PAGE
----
Over the years, my clients have understandably wanted me to pursue every avenue to sell their property. To do so, they often request that I list their property as an investment in addition to listing it under a particular commercial real estate category. While this may seem like a good idea, in my opinion, unless you really have a property that can be considered an investment property, it is not particularly helpful.
Recently, one client asked to have their office building listed as an investment property. Office properties can be an investment but in my opinion, this property did not qualify. It was about 50% vacant and all of the leases in place were short term leases.
Similarly, I have had clients ask to have land listed as investment property. Certainly, there are people who will buy and hold land for a potential windfall down the road but unless the land has a lease or some sort of on-going income potential, I do not think that it is appropriate to consider it an investment property.
For a true investor, neither of these cases would get you past first glance. For something to be an ideal Investment property, it should have the following -
Ongoing income streams - Usually this would be rent. In the past, some people have assumed an appreciation of the property over time in their decision process. In my opinion and in light of the tremendous devaluation of real estate over the last few years, that is a mistake. When making an investment decision, the best practice is to consider the actual income streams themselves in valuing the asset.
Long terms on the income streams - Ideally lease terms remaining should be 10 to 20 years. When buying an income property, a new owner does not want to pay for a property that may be vacant in 1 or 2 years.
Single tenant users - This is not to say that people will not consider multiple tenant properties however, as you increase the number of tenants, you also increase the number of potential headaches associated with the property.
Credit Tenants - Whether you have a single tenant or multiple tenants, the leases associated with the property are only as strong as the tenants.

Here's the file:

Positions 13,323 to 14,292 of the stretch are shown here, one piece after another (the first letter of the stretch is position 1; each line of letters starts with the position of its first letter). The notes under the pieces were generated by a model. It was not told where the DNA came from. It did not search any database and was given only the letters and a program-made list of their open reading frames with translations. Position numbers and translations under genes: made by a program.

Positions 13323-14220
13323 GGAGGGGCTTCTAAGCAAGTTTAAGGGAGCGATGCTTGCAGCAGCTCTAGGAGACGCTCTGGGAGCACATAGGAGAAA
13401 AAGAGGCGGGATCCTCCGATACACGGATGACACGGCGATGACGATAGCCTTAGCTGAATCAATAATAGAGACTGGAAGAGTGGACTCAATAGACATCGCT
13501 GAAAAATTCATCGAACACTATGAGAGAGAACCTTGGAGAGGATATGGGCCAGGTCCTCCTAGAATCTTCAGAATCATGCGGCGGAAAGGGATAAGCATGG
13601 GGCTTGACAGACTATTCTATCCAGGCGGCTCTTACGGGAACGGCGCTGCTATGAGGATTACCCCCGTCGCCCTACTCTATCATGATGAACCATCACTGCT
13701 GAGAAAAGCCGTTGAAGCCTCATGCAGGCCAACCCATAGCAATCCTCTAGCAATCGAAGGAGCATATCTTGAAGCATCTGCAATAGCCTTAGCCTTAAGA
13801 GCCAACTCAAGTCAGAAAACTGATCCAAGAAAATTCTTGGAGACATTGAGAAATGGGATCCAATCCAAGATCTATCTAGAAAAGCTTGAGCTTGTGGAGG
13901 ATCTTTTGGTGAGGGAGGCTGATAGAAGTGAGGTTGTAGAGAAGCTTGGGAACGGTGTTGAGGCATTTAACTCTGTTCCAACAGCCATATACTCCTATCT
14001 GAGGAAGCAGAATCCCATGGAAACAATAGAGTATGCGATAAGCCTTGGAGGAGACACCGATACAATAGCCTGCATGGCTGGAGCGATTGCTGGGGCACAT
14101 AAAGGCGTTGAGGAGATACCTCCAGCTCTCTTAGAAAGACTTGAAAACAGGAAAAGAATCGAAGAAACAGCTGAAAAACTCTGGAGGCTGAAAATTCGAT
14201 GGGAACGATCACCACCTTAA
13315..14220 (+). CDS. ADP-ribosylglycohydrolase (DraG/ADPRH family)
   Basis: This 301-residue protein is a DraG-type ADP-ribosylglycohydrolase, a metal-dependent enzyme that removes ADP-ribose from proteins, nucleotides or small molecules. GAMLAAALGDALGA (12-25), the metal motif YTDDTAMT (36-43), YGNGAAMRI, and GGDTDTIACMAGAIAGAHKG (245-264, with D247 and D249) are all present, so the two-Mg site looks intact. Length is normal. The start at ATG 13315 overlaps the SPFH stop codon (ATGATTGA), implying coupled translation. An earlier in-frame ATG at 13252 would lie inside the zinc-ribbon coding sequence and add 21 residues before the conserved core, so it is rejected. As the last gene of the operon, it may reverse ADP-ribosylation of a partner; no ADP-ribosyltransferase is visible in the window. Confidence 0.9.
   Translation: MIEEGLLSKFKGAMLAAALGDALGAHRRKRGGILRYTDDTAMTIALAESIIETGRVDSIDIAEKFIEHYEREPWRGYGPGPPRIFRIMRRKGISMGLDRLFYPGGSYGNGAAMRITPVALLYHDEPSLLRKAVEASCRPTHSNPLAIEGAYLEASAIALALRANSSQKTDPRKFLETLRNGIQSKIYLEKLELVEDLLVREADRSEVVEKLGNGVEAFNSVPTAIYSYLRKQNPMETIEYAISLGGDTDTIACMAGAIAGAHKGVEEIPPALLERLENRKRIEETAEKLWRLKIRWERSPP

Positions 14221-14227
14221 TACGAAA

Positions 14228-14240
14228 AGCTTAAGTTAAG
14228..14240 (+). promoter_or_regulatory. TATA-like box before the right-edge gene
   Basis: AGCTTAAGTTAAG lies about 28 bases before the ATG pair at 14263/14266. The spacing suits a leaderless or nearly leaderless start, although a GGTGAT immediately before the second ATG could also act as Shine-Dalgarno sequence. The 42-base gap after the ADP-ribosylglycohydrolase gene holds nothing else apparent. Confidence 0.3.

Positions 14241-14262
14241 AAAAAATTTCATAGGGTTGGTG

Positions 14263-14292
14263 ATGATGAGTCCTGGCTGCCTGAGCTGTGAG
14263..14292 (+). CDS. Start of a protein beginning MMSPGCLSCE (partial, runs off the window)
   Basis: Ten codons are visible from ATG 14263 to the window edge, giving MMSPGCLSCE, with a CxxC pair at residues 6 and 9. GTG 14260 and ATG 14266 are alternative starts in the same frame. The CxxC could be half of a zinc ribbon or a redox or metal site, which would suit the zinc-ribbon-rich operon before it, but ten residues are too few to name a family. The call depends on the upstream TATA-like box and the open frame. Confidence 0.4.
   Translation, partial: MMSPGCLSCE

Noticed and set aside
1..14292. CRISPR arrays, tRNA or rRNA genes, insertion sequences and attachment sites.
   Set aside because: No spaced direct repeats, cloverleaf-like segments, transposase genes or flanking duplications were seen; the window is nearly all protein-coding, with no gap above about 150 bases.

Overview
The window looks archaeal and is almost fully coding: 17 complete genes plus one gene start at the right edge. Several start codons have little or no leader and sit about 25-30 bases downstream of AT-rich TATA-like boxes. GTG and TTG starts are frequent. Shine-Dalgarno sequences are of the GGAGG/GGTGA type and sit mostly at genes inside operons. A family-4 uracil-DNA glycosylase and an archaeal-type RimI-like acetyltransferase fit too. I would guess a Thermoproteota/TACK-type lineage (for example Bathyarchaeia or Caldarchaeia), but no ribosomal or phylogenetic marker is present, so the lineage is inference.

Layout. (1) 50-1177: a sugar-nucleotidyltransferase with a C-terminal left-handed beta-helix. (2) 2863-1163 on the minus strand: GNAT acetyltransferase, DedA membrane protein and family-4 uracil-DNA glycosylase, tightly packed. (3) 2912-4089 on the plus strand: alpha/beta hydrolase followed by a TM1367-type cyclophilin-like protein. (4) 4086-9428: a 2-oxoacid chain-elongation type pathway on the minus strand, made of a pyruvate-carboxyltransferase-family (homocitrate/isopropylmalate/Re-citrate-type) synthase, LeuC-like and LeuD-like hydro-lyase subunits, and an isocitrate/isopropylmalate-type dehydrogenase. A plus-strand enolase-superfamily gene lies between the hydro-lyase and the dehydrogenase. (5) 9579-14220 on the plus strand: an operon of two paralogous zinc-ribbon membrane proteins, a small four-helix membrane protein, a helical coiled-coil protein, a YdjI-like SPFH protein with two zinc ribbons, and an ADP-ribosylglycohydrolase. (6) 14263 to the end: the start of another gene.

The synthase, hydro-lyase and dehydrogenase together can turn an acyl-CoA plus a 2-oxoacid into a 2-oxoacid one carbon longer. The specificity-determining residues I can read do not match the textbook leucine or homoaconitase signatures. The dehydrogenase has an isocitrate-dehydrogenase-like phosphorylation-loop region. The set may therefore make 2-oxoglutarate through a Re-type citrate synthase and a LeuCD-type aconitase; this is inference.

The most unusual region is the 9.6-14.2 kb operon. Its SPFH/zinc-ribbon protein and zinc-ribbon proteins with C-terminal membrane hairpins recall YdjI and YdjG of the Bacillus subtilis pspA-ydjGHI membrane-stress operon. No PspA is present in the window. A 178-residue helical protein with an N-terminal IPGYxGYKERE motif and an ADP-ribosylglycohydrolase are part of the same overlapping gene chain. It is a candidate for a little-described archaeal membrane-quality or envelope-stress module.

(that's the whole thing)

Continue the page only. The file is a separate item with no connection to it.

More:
Triple Net Leases - Ideally, an investor will simply want to collect rent and deposit a check. For them the best leases have the tenant responsible for the property taxes, insurance, utilities and maintenance of the building.
Full or nearly full occupancy - Some properties are advertised as income properties which have significant vacancy. These properties often advertise a cap rate for the property that assumes the vacant area will be leased at the asking lease rate and the asking price for the property. In my opinion, this is misleading. If a property is not fully leased, quoting a cap rate in this way makes no sense. An investor making an intelligent decision would be best served selecting a property which is fully occupied.
For Investors to compare apples to apples, they need an investment alternative that is basically as simple as any other investment option. With stocks, bonds, or interest bearing accounts, you simply invest the money and do not have to take on property maintenance, leasing and other chores and expenses. Of course, these criteria significantly reduce the number of properties which you might consider and I realize that not every property will have all of these features. But I will also tell you that properties like this do exist and can be found.
There are definitely properties which will sell that do not have all of these features and expectations of these features differ somewhat with the type of property (i.e. retail vs. office). However, if you are marketing the property as an Investment option, the successful seller will try to match these criteria as closely as possible.